Households in North Africa are scrambling to stock up on flour, semolina and other staples as food prices rise following Russia’s invasion of Ukraine, two wheat exporting countries in the region.
This rush is all the more serious as it comes a few weeks before the start of the holy month of Ramadan, during which Muslims traditionally break the fast from dawn to dusk with hearty family meals.
Tunisia, Morocco and Libya, along with several other Arab countries, import much of their wheat from Ukraine and Russia.
Some fear that the Russian invasion could lead to famine, the memory of rising food prices having played a role in several Arab uprisings over the past decade.
In a supermarket in the Tunisian capital, the shelves were empty of flour or semolina, and only three packets of sugar sat on a shelf near a sign saying: “One kilo per customer, please“.
Store officials said that the problem was due to “panic buying“, and not to shortages. Bulk shopping ahead of Ramadan, which is expected to begin in early April this year, is common in Muslim countries. But some say the war in Ukraine has sparked a buying frenzy.
fear of war
Hedi Baccour, from the Tunisian Union of Supermarket Owners, said daily sales of semolina – a North African staple used in couscous dishes – have surged of “700%” in recent days.
Sugar sales have tripled as Tunisians stock up on basic foodstuffs, said Hedi Baccour, who insisted there was no food shortage.
The Baker Slim Talbi said to have paid for the flour three times more expensive than in the past, “although the real effects of the war (Russia-Ukraine) have not yet touched us“.
The Tunisia imports from Ukraine nearly half of the common wheat used for bread making. Authorities say the North African country has enough reserves to last three months.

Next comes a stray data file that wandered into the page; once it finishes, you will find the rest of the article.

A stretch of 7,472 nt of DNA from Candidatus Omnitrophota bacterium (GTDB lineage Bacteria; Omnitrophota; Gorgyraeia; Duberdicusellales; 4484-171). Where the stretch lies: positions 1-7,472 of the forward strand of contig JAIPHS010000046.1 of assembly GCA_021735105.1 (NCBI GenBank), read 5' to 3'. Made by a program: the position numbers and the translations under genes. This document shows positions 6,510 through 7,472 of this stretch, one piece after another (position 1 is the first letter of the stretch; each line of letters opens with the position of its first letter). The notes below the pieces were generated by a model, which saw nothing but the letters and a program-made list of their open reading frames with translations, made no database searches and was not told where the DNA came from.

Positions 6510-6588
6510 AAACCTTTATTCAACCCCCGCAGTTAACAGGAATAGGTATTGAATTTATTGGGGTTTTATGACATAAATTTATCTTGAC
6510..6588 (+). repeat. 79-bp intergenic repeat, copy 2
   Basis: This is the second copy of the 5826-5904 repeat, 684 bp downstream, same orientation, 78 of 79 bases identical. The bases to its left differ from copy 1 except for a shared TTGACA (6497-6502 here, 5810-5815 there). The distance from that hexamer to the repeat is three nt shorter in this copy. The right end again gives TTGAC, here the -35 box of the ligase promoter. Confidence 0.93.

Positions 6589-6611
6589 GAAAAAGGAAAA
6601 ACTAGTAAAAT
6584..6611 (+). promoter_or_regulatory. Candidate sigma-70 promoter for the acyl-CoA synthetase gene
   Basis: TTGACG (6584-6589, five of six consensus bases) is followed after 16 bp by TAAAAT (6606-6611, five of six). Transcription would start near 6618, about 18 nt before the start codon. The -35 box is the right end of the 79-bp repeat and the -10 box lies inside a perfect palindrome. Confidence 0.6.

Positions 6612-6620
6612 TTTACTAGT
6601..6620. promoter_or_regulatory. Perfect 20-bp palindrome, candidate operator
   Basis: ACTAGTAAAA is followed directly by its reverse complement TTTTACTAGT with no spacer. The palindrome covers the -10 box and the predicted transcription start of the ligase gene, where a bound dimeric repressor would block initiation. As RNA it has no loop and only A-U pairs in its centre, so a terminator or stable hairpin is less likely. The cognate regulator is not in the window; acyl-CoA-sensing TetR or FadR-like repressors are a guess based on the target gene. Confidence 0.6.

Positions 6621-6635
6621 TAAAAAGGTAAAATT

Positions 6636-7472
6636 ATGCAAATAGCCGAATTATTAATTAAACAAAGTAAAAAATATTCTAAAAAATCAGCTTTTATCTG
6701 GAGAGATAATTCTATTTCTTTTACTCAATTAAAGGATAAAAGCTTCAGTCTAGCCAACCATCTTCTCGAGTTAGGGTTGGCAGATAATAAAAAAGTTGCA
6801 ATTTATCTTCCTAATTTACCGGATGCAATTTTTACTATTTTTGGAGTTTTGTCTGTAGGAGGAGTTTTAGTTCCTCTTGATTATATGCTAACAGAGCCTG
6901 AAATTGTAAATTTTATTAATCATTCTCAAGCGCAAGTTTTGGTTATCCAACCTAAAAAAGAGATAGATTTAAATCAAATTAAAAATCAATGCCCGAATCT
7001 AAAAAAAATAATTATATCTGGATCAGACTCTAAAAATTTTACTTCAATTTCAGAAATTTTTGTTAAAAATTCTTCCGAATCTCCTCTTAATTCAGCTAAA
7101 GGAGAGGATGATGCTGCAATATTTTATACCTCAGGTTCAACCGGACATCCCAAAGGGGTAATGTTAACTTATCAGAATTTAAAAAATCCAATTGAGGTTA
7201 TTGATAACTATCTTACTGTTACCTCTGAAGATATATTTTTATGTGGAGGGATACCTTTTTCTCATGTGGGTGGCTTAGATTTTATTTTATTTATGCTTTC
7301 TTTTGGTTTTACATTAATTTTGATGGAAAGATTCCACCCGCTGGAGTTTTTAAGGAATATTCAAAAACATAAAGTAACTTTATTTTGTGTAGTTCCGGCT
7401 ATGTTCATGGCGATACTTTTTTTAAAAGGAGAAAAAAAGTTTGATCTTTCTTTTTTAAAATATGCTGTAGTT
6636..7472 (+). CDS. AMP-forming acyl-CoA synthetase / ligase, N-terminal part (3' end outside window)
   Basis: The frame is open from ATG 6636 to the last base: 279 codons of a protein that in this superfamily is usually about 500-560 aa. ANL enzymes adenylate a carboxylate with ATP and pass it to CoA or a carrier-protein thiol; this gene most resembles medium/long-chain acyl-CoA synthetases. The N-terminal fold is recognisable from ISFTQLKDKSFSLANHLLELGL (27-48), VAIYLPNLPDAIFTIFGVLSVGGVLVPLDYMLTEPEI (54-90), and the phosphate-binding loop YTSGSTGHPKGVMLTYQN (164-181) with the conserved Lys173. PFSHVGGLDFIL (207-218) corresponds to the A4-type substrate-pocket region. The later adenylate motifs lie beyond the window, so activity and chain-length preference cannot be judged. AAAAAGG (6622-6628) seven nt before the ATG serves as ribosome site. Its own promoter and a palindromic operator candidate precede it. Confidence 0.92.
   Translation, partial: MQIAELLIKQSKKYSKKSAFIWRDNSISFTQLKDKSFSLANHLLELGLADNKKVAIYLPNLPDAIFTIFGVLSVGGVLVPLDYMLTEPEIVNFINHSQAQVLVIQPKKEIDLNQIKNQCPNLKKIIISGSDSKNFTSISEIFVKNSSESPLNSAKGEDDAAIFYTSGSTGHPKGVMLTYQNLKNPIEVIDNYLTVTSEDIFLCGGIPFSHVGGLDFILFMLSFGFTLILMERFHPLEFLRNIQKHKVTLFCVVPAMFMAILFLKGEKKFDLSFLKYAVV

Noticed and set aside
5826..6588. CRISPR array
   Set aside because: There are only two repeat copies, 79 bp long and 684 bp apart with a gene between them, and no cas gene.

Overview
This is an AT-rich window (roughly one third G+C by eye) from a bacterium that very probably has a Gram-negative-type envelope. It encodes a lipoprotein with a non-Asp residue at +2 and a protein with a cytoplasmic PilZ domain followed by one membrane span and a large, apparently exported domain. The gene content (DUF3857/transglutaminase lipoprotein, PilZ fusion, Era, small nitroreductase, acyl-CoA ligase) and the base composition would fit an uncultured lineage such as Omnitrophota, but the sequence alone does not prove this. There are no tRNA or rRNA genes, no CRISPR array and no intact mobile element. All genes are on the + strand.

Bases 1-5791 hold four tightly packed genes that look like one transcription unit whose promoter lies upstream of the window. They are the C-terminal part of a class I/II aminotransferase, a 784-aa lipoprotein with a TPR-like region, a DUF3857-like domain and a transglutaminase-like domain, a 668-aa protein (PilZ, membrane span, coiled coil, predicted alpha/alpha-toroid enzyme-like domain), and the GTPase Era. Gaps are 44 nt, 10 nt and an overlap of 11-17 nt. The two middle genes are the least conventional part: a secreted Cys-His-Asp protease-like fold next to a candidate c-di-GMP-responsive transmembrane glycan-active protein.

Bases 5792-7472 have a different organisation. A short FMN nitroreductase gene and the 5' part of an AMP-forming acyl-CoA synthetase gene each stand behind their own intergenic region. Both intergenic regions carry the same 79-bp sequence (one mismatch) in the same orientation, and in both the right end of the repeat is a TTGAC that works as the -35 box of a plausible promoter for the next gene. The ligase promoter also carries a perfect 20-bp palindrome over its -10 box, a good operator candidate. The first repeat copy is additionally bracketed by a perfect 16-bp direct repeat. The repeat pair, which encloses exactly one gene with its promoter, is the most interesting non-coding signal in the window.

The Libyarich in oil, gets about 75% of its wheat from Russia and Ukraine. Morocco is also very dependent on the same source of supply.
Recession, pandemic, recovery
Food prices were on the rise in North Africa before Russia invaded Ukraine more than two weeks ago.
Moroccan official Fouzi Lekjaa has highlighted a global economic recovery from a pandemic-induced slump.
Mourad, 37, a shopper from the Moroccan capital Rabat, said climate change and drought – the worst in his country in decades – were also to blame.
To keep prices affordable and avoid a repetition of bread riots that broke out in the 1980s, Tunisia subsidizes basic products such as sugar, semolina and pasta. Over the past decade, she has fixed the price of a loaf of bread at six cents American. Algeria plans to remove subsidies on basic products, but has not yet done so.
After a strike by truck drivers this week, Morocco said it was considering subsidizing fuel in the sector”to protect citizens’ purchasing power and keep prices reasonable“, according to government spokesman Mustapha Baitas.
In Libya, which this month found itself with two rival prime ministers amid fears of renewed violence, theFood prices have also skyrocketed.